Sunday, May 16, 2010

1980's Flashback: Cloak and Dagger

Tyrone "Ty" Johnson and Tandy Bowen aka Cloak and Dagger first appeared in the Marvel Comics series, Peter Parker, The Spectacular Spider-Man #64 (March 1982). The characters were created by writer Bill Mantlo and artist Ed Hannigan.

The pair were teenage runaways who were manipulated by the demonic entity, D'Spayre, into accepting an offer of shelter from some strange men. The two teens were then forcibly delivered to a criminal chemist who was developing a new form of synthetic heroin for Silvermane and the Maggia, and testing it on runaway teens, often with fatal results. Johnson and Bowen somehow survived injections of the drug, and they fled. During their escape, the drug turned them into superpowered beings (they were later revealed to be mutants, and the drug had simply awakened their latent abilities). Tyrone found himself engulfed in darkness and seized by a strange hunger which eased in the presence of Tandy, who was glowing with a brilliant light. Trying to hide his newly shadowy appearance in a makeshift cloak, Tyrone began absorbing the chemists thugs into his darkness while Tandy struck them down with daggers of light. The two teens dubbed themselves "Cloak & Dagger" and declared war on crime, combating drug-dealers and helping other runaway children.

There have been a numerous attempts to launch ongoing Cloak and Dagger series, but none have survived past 19 issues, usually due to low sales. The pair have made appearances as guest stars, in a wide variety of titles, such as Runaways, New Mutants, Marvel Knights, the "Maximum Carnage" story arc in Spider-Man and the miniseries House of M. Cloak and Dagger illustration by Chris Samnee.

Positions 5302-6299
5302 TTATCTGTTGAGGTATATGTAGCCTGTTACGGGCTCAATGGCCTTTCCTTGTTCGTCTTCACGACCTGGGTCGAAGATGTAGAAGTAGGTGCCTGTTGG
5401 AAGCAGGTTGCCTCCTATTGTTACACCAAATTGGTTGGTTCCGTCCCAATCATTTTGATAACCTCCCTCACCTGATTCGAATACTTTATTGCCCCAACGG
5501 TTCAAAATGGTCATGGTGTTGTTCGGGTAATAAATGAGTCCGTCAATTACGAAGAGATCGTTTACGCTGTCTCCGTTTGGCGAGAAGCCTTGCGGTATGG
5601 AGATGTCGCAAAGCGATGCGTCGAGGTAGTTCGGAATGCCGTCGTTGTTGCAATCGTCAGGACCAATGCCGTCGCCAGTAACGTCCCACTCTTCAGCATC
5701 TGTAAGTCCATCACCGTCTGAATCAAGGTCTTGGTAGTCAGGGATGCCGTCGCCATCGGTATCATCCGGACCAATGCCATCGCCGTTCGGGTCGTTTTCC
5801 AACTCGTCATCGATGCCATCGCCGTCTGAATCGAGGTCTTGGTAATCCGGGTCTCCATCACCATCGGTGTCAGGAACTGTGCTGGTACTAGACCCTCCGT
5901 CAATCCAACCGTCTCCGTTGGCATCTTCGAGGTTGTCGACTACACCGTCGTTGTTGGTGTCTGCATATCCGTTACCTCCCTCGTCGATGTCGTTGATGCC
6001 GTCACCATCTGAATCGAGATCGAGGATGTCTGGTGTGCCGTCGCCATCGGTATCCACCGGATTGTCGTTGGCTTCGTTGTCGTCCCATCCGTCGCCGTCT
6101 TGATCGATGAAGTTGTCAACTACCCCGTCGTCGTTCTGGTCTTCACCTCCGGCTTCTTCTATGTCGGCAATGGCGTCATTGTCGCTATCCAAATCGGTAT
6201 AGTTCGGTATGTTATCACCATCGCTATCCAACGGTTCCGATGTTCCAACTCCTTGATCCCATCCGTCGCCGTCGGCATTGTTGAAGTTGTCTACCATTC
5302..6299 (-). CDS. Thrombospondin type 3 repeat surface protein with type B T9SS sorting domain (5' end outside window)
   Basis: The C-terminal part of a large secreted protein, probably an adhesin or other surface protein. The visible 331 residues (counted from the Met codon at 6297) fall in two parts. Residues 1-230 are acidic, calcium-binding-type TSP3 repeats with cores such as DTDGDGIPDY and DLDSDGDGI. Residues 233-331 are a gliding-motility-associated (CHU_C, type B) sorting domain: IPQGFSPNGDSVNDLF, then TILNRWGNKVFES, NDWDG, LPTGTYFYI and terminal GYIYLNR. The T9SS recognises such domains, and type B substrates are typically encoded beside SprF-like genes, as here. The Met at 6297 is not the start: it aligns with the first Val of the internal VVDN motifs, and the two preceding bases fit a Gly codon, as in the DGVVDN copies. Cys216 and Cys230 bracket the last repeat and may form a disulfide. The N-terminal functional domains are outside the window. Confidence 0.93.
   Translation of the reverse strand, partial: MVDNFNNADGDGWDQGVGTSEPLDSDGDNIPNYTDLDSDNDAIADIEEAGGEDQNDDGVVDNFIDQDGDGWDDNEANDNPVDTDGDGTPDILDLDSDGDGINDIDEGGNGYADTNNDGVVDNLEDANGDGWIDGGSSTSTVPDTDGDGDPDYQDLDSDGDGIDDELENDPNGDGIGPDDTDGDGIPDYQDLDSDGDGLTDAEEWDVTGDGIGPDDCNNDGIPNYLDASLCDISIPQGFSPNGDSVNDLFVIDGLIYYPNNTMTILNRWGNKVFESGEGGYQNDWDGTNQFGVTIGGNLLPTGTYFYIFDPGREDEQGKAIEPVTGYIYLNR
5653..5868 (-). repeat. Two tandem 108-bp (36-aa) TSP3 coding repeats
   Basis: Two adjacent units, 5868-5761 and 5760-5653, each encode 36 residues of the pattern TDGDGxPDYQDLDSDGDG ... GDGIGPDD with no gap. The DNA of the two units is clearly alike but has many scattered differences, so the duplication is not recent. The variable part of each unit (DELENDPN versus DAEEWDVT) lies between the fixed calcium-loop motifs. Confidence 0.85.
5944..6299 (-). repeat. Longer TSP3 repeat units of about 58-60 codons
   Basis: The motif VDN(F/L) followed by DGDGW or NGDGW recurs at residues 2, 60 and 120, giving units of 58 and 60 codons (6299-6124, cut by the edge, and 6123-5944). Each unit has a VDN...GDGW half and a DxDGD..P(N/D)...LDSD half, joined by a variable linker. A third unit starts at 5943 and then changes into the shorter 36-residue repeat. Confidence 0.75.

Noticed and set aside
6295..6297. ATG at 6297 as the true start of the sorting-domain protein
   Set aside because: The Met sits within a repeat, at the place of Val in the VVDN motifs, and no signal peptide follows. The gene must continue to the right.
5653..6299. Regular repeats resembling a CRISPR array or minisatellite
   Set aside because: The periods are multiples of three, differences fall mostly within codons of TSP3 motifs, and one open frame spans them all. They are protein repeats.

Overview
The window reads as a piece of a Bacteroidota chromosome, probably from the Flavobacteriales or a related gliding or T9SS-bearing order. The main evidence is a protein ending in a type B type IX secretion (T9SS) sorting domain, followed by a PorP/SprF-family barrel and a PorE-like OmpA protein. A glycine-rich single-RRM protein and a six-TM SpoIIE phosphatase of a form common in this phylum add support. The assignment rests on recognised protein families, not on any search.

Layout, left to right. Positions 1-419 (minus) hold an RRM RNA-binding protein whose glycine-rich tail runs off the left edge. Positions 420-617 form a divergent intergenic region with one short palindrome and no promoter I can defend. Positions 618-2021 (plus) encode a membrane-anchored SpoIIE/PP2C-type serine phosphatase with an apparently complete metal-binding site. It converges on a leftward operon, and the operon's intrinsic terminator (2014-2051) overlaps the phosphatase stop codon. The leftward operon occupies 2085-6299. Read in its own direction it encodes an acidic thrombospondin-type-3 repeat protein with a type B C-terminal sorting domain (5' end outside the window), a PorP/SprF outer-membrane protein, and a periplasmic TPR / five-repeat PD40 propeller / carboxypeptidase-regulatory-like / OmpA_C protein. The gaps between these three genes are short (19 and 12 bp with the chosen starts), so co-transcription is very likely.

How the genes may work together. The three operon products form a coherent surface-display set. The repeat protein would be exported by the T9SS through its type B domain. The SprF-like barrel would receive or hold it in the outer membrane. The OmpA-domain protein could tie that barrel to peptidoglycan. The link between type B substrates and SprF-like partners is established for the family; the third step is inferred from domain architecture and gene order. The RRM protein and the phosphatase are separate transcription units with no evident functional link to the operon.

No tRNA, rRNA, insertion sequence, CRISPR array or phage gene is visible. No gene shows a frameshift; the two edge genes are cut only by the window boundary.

sroman said...

What ruined C&D for me was Marvel deciding that it wasn't drugs that made them superpowered--it was because the drug activated their MUTANT POWERS. (I believe a recent C&D comic rectified that nonsense.)

The Mantlo/Leonardi/Austin miniseries is a classic because it's so reflective of New York (and Times Square in particular) in the '80s--gritty, dark, and dangerous. There was no reason to retcon them as mutants.

Mykal Banta said...

Chuck: This was my favorite comic for a while - I liked the duel between light and dark - even though Cloak was a bit too much like The Spectre - whom I loved as well.

Anonymous said...

I am another big fan of Cloak & Dagger and remember buying off the rack the issue you pictured. They had a lot of untapped potential.

I wholehearted agree with sroman above that the "they're really mutants!" retcon was a bad idea best ignored. (Didn't they do that Spidey himself, too? Saying it wasn't the radiocative spider itself, just that it triggered his latent mutancy? Blecch!)

Beautiful illo you posted. Thanks for stirring up good memories from the '80s (an era full of good memories!). -- Gary in Omaha